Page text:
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Collection last updated: Jun 4 2021
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Finnegans Wake lines: 36
Elucidations found: 139

012.01for in the byways of high improvidence that's what makes life-
012.01+makes life worth living
012.02work leaving and the world's a cell for citters to cit in. Let young
012.02+Italian città: city
012.02+German zittern: to tremble, to shake
012.02+sitters to sit in
012.03wimman run away with the story and let young min talk smooth
012.03+Anglo-Irish Pronunciation min: men
012.03+Dutch min: love; wet nurse
012.04behind the butteler's back. She knows her knight's duty while
012.04+German Bettler: beggar
012.04+song While London Sleeps
012.05Luntum sleeps. Did ye save any tin? says he. Did I what? with
012.05+(any money)
012.06a grin says she. And we all like a marriedann because she is mer-
012.06+married Ann
012.06+Pont Marie, Paris (Cluster: Bridges in Paris)
012.06+VI.B.7.192b (r): 'mercenary'
012.06+Haliday: The Scandinavian Kingdom of Dublin 70: 'Athelstan... collected a formidable host... and among his foreign auxiliaries Thorolf and Egils, two celebrated Vikings, who joined his standard with 300 warriors on hearing of large rewards offered for such mercenary assistance'
012.07cenary. Though the length of the land lies under liquidation
012.07+phrase the lie of the land: the state of affairs
012.07+VI.B.7.059g (r): 'liquidation'
012.07+(liquidation of debt)
012.08(floote!) and there's nare a hairbrow nor an eyebush on this glau-
012.08+French flute! (expletive)
012.08+nary a brow nor an eyelash on the face of the water (i.e. no vegetation above the water level) [003.13-.14]
012.08+at the subsidence of the Universal Flood in Norse myth, the body of the dead Ymir, father of the giants, became the world, his hair the trees, and his eyebrows the grass and flowers
012.08+Archaic glabrous: hairless
012.09brous phace of Herrschuft Whatarwelter she'll loan a vesta and
012.09+German Herr: Mr
012.09+German Der Herr schuf die Welt: The Lord created the world
012.09+German Herrschaft: dominion, reign
012.09+German Herrschaften: ladies and gentlemen
012.09+German Schuft: scoundrel
012.09+children's game Push the Business On: 'I hired a horse and borrowed a gig, And all the world shall have a jig; And I'll do all 'at ever I can To push the business on' [.09-.12]
012.09+Avesta: sacred writings of Zoroastrianism
012.09+vesta: a type of match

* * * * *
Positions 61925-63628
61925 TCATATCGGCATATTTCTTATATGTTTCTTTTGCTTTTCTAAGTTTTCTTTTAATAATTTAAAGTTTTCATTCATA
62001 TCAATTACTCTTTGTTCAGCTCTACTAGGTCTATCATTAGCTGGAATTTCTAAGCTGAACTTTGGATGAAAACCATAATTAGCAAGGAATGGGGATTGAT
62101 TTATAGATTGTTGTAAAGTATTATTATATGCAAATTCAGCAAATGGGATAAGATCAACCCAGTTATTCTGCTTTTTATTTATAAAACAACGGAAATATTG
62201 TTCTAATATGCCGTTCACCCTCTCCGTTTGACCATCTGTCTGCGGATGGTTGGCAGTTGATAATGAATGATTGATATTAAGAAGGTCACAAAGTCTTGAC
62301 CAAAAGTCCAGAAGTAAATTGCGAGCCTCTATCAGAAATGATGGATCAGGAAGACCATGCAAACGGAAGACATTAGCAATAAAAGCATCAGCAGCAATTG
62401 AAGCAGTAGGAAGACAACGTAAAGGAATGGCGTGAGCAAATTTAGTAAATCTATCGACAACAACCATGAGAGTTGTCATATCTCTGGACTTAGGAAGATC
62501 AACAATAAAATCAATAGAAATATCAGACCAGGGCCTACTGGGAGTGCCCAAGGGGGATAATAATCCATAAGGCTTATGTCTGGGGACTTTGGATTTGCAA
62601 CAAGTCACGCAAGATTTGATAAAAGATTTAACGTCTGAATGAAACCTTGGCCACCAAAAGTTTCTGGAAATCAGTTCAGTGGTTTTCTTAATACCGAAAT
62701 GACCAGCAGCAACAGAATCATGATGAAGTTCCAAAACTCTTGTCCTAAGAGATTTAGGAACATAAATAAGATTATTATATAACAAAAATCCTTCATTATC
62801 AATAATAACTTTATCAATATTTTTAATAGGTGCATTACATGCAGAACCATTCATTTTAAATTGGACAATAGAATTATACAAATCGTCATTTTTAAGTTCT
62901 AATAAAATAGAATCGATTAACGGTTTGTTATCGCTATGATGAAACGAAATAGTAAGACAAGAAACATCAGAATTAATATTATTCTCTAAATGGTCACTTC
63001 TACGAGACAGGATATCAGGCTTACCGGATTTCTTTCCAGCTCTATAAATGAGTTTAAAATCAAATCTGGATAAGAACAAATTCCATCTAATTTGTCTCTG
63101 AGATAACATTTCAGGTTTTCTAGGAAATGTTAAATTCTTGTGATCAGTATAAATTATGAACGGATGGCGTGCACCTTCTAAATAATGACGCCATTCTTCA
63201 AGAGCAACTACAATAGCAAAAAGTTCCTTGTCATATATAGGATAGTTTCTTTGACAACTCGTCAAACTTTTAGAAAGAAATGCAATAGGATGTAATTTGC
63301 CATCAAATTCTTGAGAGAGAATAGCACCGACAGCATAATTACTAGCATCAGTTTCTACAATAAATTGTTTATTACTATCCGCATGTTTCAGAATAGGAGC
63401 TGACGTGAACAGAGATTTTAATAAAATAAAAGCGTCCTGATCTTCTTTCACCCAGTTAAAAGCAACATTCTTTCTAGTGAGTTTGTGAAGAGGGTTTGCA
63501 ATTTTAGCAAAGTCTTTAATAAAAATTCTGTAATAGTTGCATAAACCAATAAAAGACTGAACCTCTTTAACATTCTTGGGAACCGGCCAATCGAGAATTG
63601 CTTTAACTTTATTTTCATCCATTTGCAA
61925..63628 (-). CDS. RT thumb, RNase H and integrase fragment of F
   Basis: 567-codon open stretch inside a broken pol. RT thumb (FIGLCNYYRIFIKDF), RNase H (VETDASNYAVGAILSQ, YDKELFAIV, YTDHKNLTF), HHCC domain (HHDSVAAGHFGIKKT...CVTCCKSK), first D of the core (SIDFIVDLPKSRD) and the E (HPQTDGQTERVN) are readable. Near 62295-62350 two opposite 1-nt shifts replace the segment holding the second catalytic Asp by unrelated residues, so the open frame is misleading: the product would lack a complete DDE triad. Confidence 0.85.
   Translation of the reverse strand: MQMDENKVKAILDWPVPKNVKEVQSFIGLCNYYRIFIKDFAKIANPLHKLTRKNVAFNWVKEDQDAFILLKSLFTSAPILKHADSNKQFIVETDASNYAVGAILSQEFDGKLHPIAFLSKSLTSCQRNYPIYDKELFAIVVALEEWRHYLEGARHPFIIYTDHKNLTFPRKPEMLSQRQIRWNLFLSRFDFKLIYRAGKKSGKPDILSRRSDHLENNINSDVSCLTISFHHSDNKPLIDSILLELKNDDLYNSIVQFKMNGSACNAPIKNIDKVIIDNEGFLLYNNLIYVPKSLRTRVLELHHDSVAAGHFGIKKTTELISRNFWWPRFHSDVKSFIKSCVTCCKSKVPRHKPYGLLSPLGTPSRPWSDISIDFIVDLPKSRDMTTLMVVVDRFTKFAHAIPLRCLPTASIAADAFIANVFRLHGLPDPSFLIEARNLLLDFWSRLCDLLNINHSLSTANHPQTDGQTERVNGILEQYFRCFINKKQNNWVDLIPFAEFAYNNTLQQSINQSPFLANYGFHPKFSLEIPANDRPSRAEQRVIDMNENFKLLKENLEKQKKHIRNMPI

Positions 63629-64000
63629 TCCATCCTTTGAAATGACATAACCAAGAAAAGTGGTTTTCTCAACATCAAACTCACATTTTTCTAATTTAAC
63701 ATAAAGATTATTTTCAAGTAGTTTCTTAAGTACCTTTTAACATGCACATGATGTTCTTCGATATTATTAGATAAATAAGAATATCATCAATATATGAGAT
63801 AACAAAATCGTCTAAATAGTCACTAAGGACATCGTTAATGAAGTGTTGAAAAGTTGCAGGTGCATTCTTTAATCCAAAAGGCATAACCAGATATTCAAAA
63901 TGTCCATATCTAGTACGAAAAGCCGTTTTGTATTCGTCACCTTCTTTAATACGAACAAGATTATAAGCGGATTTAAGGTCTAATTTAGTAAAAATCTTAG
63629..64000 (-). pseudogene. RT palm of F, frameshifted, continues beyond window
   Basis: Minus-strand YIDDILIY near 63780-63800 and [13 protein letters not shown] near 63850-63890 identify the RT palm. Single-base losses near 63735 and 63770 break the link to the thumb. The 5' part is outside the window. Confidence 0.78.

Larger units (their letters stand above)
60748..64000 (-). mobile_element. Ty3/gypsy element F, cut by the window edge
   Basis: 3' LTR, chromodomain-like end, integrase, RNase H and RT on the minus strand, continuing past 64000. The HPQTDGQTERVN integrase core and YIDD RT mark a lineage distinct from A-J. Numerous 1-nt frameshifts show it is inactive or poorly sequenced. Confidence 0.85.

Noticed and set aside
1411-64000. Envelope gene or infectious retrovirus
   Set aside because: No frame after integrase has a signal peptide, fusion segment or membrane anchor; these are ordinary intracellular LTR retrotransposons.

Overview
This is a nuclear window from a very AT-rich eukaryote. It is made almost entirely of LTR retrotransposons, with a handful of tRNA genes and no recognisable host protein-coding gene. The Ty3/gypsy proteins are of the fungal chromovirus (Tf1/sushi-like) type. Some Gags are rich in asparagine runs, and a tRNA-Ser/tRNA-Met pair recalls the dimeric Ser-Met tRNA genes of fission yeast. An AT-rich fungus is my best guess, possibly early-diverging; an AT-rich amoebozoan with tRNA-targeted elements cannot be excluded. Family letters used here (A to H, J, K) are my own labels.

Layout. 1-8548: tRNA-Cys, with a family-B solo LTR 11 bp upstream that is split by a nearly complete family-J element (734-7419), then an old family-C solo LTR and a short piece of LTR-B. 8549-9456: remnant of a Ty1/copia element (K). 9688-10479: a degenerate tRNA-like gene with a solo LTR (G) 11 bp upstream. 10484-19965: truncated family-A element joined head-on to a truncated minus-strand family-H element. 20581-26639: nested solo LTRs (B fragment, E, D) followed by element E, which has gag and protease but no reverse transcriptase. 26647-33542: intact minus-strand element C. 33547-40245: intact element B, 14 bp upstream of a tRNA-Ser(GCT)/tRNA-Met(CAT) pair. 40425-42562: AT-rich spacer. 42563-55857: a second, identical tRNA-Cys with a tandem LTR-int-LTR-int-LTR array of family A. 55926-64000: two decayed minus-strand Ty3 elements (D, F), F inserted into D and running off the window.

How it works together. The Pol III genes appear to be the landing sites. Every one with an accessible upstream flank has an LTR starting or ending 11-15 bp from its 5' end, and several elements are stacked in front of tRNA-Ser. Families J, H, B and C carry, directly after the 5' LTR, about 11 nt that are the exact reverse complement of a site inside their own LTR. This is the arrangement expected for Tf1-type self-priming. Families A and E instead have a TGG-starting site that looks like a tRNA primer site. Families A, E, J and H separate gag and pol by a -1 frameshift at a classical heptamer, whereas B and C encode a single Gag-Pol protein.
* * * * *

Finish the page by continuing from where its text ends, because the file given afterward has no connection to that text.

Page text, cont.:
012.09+Italian veste: dress
012.10hire some peat and sarch the shores her cockles to heat and she'll
012.10+Anglo-Irish Pronunciation sarch: search
012.10+Italian sarchiare: to weed with a hoe
012.11do all a turfwoman can to piff the business on. Paff. To puff the
012.11+Slang turf: prostitution
012.11+French Slang piffer: to smell
012.11+Meyerbeer: Les Huguenots: song Piff Paff
012.11+German paffen: to smoke
012.11+German Colloquial Puff: brothel
012.12blaziness on. Poffpoff. And even if Humpty shell fall frumpty
012.12+nursery rhyme Humpty Dumpty
012.12+(egg shell)
012.13times as awkward again in the beardsboosoloom of all our grand
012.13+song Kafoozalum
012.13+The Grand Remonstrance: a document produced by Parliament in 1641 giving account of royal mismanagement and recommending radical reforms
012.14remonstrancers there'll be iggs for the brekkers come to mourn-
012.14+VI.B.6.121c (o): 'eggs with sunny side up' [.15]
012.14+Freeman's Journal 8 Feb 1924, 8/4: 'By the Way': 'poached eggs, or, as we say, 'eggs with the sunny side up''
012.14+for breakfast
012.14+Danish brikker: in chess, men or pieces
012.14+come the morning
012.14+mourn him
012.15him, sunny side up with care. So true is it that therewhere's a
012.16turnover the tay is wet too and when you think you ketch sight
012.16+Anglo-Irish turnover: loaf of bread shaped somewhat like a boot
012.16+Anglo-Irish phrase the tea is wet: the tea is ready (also euphemism for sexual intercourse) [117.18] [585.31]
012.16+Anglo-Irish tay: tea [011.28]
012.17of a hind make sure but you're cocked by a hin.
012.17+Anglo-Irish Pronunciation hin: hen
012.18     Then as she is on her behaviourite job of quainance bandy,
012.18+{{Synopsis: I.1.1B.C: [012.18-013.05]: an overview of the city and its hills — so this is Dublin}}
012.18+Queen Anne's Bounty: provision for maintenance of the poor clergy
012.18+band [.26-.31]
012.19fruting for firstlings and taking her tithe, we may take our review
012.19+Jewish Day of First Fruits
012.19+Revue des Deux Mondes: major French literary review (literally French 'Review of the Two Worlds')
012.20of the two mounds to see nothing of the himples here as at else-
012.20+German Himmel: sky, heavens
012.21where, by sixes and sevens, like so many heegills and collines,
012.21+phrase at sixes and sevens: disordered
012.21+(boys and girls)
012.21+German Hügel: hill
012.21+French colline: hill